You’ve run your Black Hills business a long time, spent your entire career making it a success. You’ve put your profits back into the company, forgoing short-term rewards for the long-term value. Now, you need to know what that business is worth. Ask Ericka Heiser.
A certified valuation analyst, Heiser has been helping Ketel Thorstenson clients place dollar values on enterprises in a variety of industries, including oil-and-gas, manufacturing, healthcare, farming and ranching and food service. Despite this disparity in business types, Heiser said, there are standard ways to look at any business. She also digs deeper, gathering information from management and conducting independent research.
Ketel Thorstenson is used to dealing with a wide variety of financial issues. The full-service Rapid City, S.D., accounting firm, with offices in Custer, S.D., Spearfish, S.D., and Williston, N.D. , offers tax accounting, tax preparation, bookkeeping, audit services, payroll services, QuickBooks classes, business valuation and all kinds of other financial services to clients in South Dakota, North Dakota, Wyoming, Nebraska and beyond.
Heiser’s business valuation skills are called upon when clients must place a value on their businesses for reasons such as gift, estate, divorce, shareholder disputes, damage calculations and buy-sell agreements. She listed three approaches to determine the value of business interests:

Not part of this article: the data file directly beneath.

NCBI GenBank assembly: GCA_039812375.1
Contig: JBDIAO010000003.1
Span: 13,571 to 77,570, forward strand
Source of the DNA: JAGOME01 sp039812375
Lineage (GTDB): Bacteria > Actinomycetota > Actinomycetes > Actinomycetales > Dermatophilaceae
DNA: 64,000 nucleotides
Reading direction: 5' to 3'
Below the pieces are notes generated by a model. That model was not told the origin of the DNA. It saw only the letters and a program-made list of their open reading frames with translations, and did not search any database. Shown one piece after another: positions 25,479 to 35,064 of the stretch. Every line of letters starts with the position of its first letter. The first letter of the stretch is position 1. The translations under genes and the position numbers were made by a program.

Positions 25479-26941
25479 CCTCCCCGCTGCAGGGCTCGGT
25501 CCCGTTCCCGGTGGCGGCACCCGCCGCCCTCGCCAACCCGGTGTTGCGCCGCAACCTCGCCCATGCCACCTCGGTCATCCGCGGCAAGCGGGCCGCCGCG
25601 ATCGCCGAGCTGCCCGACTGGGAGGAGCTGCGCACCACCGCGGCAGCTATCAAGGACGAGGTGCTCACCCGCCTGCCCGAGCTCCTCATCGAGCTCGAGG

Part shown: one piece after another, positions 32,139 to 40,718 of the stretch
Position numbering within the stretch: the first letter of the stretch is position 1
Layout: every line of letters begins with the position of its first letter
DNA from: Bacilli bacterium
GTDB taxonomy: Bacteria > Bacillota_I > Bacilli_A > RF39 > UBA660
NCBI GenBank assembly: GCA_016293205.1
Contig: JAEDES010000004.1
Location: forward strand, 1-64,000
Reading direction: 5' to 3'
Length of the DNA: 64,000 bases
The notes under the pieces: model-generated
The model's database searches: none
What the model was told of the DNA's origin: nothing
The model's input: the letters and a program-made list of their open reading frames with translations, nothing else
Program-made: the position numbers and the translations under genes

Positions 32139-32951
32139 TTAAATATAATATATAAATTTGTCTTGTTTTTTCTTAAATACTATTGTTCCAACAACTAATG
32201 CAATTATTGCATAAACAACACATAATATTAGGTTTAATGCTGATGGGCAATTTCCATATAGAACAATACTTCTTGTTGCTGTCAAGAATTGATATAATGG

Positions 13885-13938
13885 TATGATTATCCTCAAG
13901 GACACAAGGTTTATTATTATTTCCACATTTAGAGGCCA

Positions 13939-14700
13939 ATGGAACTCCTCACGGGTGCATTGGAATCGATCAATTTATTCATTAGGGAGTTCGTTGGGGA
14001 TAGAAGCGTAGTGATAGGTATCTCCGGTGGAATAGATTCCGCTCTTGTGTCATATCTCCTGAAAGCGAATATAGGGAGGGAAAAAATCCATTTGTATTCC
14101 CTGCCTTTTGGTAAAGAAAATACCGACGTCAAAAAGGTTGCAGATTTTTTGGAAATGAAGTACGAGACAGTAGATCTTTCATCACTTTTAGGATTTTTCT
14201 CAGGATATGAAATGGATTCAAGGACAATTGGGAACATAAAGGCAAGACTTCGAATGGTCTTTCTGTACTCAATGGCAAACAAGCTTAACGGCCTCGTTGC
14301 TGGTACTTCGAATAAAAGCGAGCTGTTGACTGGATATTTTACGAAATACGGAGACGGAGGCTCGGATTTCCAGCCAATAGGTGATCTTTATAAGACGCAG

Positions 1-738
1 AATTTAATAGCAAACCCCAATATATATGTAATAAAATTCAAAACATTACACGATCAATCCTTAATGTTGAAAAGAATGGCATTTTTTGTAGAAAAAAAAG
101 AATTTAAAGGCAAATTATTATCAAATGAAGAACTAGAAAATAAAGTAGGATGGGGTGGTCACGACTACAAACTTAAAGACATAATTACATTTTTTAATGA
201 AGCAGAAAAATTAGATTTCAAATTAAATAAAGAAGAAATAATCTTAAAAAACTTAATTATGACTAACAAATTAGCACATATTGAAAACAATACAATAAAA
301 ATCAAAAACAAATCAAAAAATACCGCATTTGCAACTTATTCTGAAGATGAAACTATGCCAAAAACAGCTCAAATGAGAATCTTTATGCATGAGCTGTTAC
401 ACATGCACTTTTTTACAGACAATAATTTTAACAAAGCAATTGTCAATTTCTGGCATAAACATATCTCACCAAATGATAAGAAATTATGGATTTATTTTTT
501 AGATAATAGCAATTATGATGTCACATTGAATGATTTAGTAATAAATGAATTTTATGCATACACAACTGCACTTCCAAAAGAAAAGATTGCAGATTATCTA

Market approach: There are many variables in the market approach, not the least of which is goodwill — the brand recognition, reputation, skilled staff and customer loyalty built up over a number of years. It’s hard to put a dollar value on that, but it can be done.
Asset approach: This estimates the fair market value of all of the equipment, vehicles, buildings, inventory and other assets. It assumes there is no goodwill, and answers the question: what would you have to spend if you started the same business from scratch?
Income approach: If you invest in a business, you want to know what kind of return you will get. EBITDA (earnings before earnings before interest, taxes, depreciation and amortization) is a starting point.
“Developing an understanding of the specific business helps us determine which approach would be best,” she said. “We pride ourselves on getting to know our clients, knowing their business and knowing their opportunities.”
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